As our readers know, the Nerdy History Girls are fascinated by the ordinary details of everyday life, even (or perhaps especially) when we’re talking about those who are not everyday people. Monarchs, for instance. That’s why, while visiting Hampton Court Palace, I admired the magnificent architecture and the paintings, yes. But my camera was also strongly attracted to some of the more mundane articles about me.
Part of the palace is clearly Tudor era, bearing the distinct imprint of Henry VIII. Another part belongs to the reign of William and Mary (reigned 1689-1702 and 1689-1694 respectively).
Unlike other furnishings in the king’s (that is, William III's) apartments, these two braziers are plainly utilitarian. The other pictures give a sense of their context: the King’s Presence Chamber, the first reception room of the King’s apartments. I did like their homely look, among the rich tapestries from King Henry VIII’s collection, the silver chandelier, the mile high canopy, and the grandiose equestrian portrait by Sir Godfrey Kneller.
Servants could roll the braziers to wherever his majesty, who was frail and asthmatic, required the most warmth, or roll them away if he was too hot. Not that he spent much time here. Apparently, the Presence Chamber had become something of a relic by his day, and courtiers were more likely to bow to a chair as empty as the one we visitors see.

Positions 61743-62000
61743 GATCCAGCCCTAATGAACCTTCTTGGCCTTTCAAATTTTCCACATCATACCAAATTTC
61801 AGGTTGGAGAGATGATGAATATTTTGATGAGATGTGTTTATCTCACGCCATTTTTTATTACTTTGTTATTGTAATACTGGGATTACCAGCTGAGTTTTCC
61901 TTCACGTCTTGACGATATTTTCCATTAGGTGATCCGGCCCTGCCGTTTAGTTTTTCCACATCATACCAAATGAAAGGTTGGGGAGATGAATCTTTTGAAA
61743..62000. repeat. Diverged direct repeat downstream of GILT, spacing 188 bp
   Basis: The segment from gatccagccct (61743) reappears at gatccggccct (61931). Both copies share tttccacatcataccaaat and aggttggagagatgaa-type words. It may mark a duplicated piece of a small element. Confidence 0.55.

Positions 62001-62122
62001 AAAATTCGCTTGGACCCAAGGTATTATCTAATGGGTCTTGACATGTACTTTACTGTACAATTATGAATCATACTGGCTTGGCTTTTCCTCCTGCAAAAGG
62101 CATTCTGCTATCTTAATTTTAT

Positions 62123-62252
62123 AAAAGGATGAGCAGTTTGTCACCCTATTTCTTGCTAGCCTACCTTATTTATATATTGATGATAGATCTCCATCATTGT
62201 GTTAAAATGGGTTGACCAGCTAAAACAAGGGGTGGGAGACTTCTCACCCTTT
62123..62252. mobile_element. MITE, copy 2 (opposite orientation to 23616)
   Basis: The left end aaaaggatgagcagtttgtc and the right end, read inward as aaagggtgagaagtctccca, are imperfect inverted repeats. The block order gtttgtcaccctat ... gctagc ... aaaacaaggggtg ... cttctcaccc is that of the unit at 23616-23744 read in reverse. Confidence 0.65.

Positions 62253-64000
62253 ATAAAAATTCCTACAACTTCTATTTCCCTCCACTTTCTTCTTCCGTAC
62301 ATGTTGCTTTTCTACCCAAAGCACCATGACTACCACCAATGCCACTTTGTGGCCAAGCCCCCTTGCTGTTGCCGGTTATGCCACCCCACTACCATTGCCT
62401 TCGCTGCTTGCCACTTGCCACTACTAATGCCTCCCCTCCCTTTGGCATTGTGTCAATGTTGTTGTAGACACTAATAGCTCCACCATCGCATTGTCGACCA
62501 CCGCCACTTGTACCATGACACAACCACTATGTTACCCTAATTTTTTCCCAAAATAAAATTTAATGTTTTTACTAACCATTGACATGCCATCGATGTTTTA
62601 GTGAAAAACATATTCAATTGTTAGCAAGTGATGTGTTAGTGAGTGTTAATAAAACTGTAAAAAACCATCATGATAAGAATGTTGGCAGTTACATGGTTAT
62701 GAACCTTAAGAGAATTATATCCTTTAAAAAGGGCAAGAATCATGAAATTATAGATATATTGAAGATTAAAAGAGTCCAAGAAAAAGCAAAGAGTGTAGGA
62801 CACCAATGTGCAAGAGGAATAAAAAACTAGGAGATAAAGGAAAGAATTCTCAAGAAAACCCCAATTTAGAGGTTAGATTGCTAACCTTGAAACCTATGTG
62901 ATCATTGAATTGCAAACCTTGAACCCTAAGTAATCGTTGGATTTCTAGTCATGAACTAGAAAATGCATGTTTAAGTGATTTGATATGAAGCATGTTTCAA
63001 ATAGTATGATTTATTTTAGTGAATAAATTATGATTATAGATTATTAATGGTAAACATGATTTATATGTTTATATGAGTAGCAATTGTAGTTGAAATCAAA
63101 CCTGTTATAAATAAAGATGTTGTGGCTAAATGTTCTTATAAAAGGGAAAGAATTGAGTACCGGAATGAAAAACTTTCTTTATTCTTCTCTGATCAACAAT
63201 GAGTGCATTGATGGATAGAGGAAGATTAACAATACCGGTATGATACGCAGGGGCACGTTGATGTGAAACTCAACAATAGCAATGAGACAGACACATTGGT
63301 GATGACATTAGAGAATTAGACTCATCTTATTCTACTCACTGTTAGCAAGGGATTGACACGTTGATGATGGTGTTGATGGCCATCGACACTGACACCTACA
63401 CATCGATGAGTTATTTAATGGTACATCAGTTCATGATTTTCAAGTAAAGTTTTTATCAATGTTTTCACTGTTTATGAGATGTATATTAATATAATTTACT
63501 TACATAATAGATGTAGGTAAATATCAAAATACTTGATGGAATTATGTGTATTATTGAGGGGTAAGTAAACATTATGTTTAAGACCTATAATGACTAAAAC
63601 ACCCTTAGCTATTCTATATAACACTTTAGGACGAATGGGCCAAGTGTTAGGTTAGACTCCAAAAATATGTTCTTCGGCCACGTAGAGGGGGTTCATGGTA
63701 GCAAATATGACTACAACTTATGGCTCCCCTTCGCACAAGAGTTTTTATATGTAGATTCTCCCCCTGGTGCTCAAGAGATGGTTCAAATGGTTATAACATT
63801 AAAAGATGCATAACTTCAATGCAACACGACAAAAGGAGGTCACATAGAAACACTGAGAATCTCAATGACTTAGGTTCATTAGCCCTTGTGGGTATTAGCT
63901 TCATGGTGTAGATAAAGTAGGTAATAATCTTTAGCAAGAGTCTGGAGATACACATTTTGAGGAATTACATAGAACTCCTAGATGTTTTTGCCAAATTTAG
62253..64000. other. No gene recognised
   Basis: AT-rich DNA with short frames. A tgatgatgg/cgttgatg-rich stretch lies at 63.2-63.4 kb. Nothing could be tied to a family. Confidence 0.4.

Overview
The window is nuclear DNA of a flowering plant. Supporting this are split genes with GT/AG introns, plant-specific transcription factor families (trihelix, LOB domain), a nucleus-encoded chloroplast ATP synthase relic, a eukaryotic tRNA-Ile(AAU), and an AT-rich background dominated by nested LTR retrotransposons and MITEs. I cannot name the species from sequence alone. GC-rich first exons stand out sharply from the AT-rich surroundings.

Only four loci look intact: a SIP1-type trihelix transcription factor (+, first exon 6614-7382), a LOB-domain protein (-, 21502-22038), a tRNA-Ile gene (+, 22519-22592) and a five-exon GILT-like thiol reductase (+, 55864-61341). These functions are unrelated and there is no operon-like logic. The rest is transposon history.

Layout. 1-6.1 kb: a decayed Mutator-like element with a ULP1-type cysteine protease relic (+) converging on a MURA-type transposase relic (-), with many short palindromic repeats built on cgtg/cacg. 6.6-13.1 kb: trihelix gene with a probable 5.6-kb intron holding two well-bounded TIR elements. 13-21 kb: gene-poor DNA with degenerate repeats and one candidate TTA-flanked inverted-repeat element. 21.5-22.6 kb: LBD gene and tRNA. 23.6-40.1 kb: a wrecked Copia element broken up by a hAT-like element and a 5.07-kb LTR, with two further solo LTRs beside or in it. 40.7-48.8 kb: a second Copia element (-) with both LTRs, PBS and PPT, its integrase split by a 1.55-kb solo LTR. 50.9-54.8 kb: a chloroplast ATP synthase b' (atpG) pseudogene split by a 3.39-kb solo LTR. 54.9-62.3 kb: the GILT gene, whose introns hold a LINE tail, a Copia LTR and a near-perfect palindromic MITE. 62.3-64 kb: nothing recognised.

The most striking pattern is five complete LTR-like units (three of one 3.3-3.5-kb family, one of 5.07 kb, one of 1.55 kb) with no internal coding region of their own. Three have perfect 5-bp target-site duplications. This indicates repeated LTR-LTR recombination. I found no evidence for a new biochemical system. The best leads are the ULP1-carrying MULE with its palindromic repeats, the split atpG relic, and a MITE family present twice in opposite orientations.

This part of the palace was still being built when Queen Mary died, at which point the work was abandoned. Five years later, the king came back to complete the work and furnish the rooms. He personally selected the art and tapestries for his palace—and I have a poignant image of a solitary man (he was not an extrovert) carefully choosing this and that for a palace his wife hadn’t lived to see finished, which he had no children to pass on to—and which he’d live to enjoy for only two years.
There’s a big difference in how we use history. But we’re equally nuts about it. To us, the everyday details of life in the past are things to talk about, ponder, make fun of -- much in the way normal people talk about their favorite reality show.
We talk about who’s wearing what and who’s sleeping with whom. We try to sort out rumor or myth from fact. We thought there must be at least three other people out there who think history’s fascinating and fun, too. This blog is for them.